Ray Favata

Ray Favata
Ray Favata (l.) with Jules Feiffer at Terrytoons

My pal, Ray Favata, is the subject of a lengthy profile in this week’s Post-Star paper. He started his career at Tempo Productions, one of the early ‘cartoon modern’ studios that was later shuttered because of the blacklist. He went on to design commercials at Academy Pictures, John Sutherland Productions, and Deitch-era Terrytoons (where he boarded an unproduced sequel to Flebus), before starting a commercial studio with Bill Tytla, and then launching Ray Favata Productions. Since then, he’s worked on everything imaginable from projects with Frank Zappa to the TV series Doug. More of his work can be seen on the Cartoon Modern blog.

Here’s an episode of “Billy Jo Jive” that Favata made for Sesame Street:


  • http://warburtonlabs.blogspot.com mr. warburton

    i first met ray while working on DOUG, but then had the pleasure of getting to know him better while working at jj sedelmaier productions. his wife, a veteran ink and painter, did a lot of work for us and ray would accompany her on trips to pick up or drop off work. while waiting for her, he’d stand out on the roof and sketch the white plains horizon in his sketchbook… and it made me want to push him off because he drew so beautifully and so effortlessly. you couldn’t possibly meet two nicer, sweeter people so full of great stories! great seeing ray get some press!

  • Damon

    Is this the same cartoon character on Sesame Street that had to get a loaf of bread, a quart of milk and a stick of butter?

  • http://www.joyoushaggadah.com Richard Codor

    Ray kept us in stiches in the Jumbo Studio (DOUG). In fact, I thought he was hired just to tell us great stories and draw funny pictures. One of his many amazing talents is his photography. I think his photos of New York street scenes in the 50′s and 60′s rival anything from the pages of Life and Look magazine of that era. Rock on Ray!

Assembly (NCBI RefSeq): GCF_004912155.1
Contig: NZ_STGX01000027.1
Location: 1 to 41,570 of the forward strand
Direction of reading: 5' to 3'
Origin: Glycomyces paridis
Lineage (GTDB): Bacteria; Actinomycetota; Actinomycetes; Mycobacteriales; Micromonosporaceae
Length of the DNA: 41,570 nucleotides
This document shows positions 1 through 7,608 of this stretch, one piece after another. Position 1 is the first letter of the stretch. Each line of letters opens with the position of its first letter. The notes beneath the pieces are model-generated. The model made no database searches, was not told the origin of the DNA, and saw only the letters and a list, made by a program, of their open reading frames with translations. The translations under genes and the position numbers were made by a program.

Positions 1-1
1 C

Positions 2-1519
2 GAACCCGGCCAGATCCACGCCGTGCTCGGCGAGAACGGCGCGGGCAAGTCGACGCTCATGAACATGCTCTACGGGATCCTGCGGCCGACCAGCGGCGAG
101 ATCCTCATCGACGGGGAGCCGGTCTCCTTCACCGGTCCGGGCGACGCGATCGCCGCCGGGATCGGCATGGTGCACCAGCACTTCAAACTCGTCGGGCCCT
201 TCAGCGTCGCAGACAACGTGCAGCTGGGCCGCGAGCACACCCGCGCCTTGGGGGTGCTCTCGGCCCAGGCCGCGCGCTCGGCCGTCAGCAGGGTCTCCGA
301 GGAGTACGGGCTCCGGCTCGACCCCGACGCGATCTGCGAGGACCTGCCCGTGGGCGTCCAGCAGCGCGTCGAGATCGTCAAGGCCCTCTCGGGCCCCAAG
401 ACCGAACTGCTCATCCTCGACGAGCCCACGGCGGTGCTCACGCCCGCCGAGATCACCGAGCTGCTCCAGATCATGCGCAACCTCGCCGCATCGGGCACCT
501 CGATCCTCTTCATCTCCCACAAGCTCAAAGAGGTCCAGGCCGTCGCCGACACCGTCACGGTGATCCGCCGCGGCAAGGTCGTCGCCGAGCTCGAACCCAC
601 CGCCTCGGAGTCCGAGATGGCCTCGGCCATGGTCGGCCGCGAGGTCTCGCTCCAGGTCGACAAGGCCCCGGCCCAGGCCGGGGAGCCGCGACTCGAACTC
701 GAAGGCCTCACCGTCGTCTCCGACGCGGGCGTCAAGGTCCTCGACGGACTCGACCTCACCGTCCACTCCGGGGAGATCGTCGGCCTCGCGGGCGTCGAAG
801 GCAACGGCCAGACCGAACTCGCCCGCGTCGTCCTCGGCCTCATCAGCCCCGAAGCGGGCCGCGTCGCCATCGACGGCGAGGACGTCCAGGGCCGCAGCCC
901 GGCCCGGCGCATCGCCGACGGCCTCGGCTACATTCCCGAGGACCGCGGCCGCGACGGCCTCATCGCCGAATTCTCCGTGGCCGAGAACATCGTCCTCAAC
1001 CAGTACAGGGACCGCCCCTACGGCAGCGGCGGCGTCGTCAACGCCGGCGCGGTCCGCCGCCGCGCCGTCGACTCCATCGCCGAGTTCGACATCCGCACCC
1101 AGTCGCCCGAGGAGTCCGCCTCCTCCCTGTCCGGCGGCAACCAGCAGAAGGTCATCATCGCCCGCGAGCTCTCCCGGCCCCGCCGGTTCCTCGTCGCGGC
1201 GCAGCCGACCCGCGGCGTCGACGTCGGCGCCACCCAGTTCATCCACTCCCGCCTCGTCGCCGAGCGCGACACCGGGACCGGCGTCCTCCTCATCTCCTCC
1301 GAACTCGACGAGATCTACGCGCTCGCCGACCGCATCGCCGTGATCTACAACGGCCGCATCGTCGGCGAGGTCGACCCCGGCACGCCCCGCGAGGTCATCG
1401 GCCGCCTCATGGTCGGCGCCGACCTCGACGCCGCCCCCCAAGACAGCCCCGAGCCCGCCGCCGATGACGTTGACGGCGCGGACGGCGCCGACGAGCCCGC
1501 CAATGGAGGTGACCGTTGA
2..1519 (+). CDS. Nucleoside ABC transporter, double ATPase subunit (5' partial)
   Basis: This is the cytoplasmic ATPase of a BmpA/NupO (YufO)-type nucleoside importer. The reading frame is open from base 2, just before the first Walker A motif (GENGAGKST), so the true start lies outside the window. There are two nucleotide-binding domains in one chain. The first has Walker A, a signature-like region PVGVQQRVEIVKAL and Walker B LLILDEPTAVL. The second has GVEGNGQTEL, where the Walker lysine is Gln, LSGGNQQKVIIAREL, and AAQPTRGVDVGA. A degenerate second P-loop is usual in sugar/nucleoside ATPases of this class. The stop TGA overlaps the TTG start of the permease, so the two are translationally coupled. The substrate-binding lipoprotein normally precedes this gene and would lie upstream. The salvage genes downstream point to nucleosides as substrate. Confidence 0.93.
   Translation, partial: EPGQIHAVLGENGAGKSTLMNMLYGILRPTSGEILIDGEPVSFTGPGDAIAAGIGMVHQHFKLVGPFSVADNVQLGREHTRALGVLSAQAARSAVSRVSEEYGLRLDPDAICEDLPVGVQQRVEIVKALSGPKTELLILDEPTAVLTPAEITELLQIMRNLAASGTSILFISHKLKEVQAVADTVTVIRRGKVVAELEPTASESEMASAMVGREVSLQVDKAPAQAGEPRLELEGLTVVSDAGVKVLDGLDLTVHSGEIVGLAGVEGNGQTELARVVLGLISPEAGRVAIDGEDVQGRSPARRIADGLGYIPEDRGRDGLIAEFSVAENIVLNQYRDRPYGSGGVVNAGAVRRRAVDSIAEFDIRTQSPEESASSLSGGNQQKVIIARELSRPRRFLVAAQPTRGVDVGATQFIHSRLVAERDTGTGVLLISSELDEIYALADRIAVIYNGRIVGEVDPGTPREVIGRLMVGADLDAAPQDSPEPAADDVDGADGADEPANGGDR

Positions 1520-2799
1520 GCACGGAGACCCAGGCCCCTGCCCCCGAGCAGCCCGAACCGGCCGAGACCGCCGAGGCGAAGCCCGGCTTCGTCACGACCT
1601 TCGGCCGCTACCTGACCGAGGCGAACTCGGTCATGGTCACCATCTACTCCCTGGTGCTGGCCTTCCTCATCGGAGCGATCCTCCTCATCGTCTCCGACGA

• http://www.daganm.blogspot.com Dagan

    Awesome! I am a big-big fan.

    Billy Jo Jive was an amazing little series… So beautifully drawn, I remember being very attracted to it as a kid, and I still LOVE it. Plus, the great funk music in the opening doesn’t hurt! :)

    Damon, that famous Bread/Milk/Butter piece was a whole different thing… equally as memorable (and so catchy!), but if you go back and compare the BJJ shorts and that short, Jive comes out the clear winner… So good!

    I’m not sure who did the ‘Bread’ piece, though… Was it Favata, too?

    So much appeal in those Billy Jo Jive drawings, and lots of fun to watch. You can tell they put some love into those shorts.

  • http://drunkduck.com/anecdote Marbles

    The “Loaf of Bread, Container of Milk, Stick a’ Butter” piece was by Jim Simon. You can find that one on YouTube also. Simon, incidentally, has recently reemerged after more or less dropping off the face of the earth for a few years. Even seems to have been reunited with his niece—who was non other than the voice of the little protagonist of the “Loaf of Bread” film in question, lo those many years ago.

  • http://drunkduck.com/anecdote Marbles

    By the way—-it’s apparently Ed Seeman who put up that particular Billy Joe Jive video (even though he has the dates wrong—-Sesame Street barely existed in the 1960s, and the segments seem to have started around 1976). I just think the name of cartoonist Ted Shearer should be brought up, since the animation in BJJ is an incredible job of bringing Shearer’s drawings to life.

  • Damon

    Thanks for the info everyone.

  • ronald favata

    not only a celebrated artist and designer and photographer ; but one heck of a terrific dad

  • http://www.facebook.com/cruth chris ruth

    ray favata is my uncle and i love him very much

  • Gary

    I have some concept art and line up pics from Ray from Doug. He came to my class at NYU, taught by John Culhane. What a great guy! Looking at the art right now!

  • Miriam Katin

    Miriam Katin here, also worked side by side with Ray at Jumbo Pictures, later Disney in NY. Laughing and challenging our weakening abilities to remember names of …… well … whoever’s. I collected the funniest drawings he did about

    the characters and props we worked on.